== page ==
The Athens Central Market is a 10-minute walk from the Roman Agora, so you can easily reach it on foot. It’s the best place for shopping in the city, especially if you’re looking to score some fresh produce or meat. The market is known for having a huge selection of fresh fish, meat, spices, and produce, but those aren’t the only things you can buy there.
With restaurants, pastry shops, and souvenir shops, you can do all sorts of shopping at the Athens Central Market. Definitely check out any stalls that seem messy at first glance – you might just find some true gems when it comes to Greek souvenirs, and you’ll pay much less for them here than if you go to a proper souvenir store.
The National Archaeological Museum is the only attraction that’s a bit outside central Athens. It’s still just a 15-minute walk from the Athens Central Market or a 10-minute bus ride from the Town Hall. It’s about 15 minutes by metro or 20 by bus to return to Plaka from the museum, so it’s not too far out of the way.
Even though the location of the museum isn’t the most convenient, it’s absolutely worth it to go out of your way to visit it. It’s the largest archaeological museum in Greece with a collection that includes artifacts discovered at archeological sites all over the country.
The objects in the museum’s collection date from prehistory to late antiquity, so there are plenty of historical discoveries to unpack at this impressive museum.
Tickets are 12€ during the summer season (April to October) and they’re half the price in the winter season (November to March).
It’s best to stay in central Athens, especially if you’re in the city for just a day. There are loads of hotels and rental apartments in the heart of the city, and they’re all within walking distance of some of the best-known tourist attractions in Athens.
Plaka, Kolonaki, Syntagma, Psirri, Koukaki, and Monastiraki are generally the best neighborhoods for tourists who don’t have too much time in Athens. They’re all centrally located with plenty of tourist attractions and great cafes/restaurants within each of the neighborhoods.
Staying in one of these central Athens neighborhoods is the best option if you want to be surrounded by content while you’re in the city. You’re within walking distance of all the city’s top attractions, there are loads of bars and restaurants just a short walk away from your accommodation, and you can enjoy beautiful views of central Athens.
You’ll also have easy access to the metro, and you won’t have to pay a fortune for accommodation in the city center because Athens is fairly inexpensive.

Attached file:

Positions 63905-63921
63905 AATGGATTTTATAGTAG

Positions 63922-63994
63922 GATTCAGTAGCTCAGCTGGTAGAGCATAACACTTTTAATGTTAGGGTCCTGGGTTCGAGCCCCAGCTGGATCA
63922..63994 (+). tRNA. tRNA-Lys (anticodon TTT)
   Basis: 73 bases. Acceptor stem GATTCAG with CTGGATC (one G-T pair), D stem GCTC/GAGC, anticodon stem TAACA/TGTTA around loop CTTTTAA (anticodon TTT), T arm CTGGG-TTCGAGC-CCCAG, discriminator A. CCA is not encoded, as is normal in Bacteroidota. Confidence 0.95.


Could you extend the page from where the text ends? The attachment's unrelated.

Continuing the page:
Get a combo ticket for archaeological sights. It’s the best way to save some money, especially if you want to explore most of the attractions featured in this itinerary. The Athens combo ticket costs 36€ and it includes skip-the-line tickets for the Acropolis, Temple of the Olympian Zeus, Ancient Agora, Roman Agora, Hadrian’s Library, Aristotle’s School, and Kerameikos Ancient Cemetery.
If you were to visit only the Acropolis (20€) and the Temple of the Olympian Zeus (16€) you’d get your money’s worth, not to mention that you wouldn’t have to wait in line anywhere.
Get a daily ticket for the metro. A 90-minute metro ticket in Athens is 1.4€ while a daily ticket costs just 4.1€. With the daily ticket, you get unlimited rides on the metro, trams, and buses, so it’s definitely worth the money if you plan to ride public transport in Athens.
This allows you to visit places that are a bit further outside the city center, but it’s worth noting that the ticket excludes rides on the airport express bus.
Don’t flush toilet paper unless you’re at a hotel. And you probably shouldn’t do it in the hotel either, but you’ll get away with it more easily than if you do it at a restaurant. The plumbing system in Greece isn’t that great and excessive toilet paper use can easily clog the toilet.
That’s why most restaurants and cafes in Greece have signs that warn customers they shouldn’t flush the toilet paper. Instead, the toilet paper goes in the bin that’s next to the toilet – it’s disgusting, but it’s better to do this than to clog the toilet and risk incurring the wrath of a Greek cafe owner.
Roger is a little obsessed with travel. He has been to over 40 countries, broken 3 suitcases and owned over 10 backpacks in 12 months. What he doesn't know about travel, ain't worth knowing!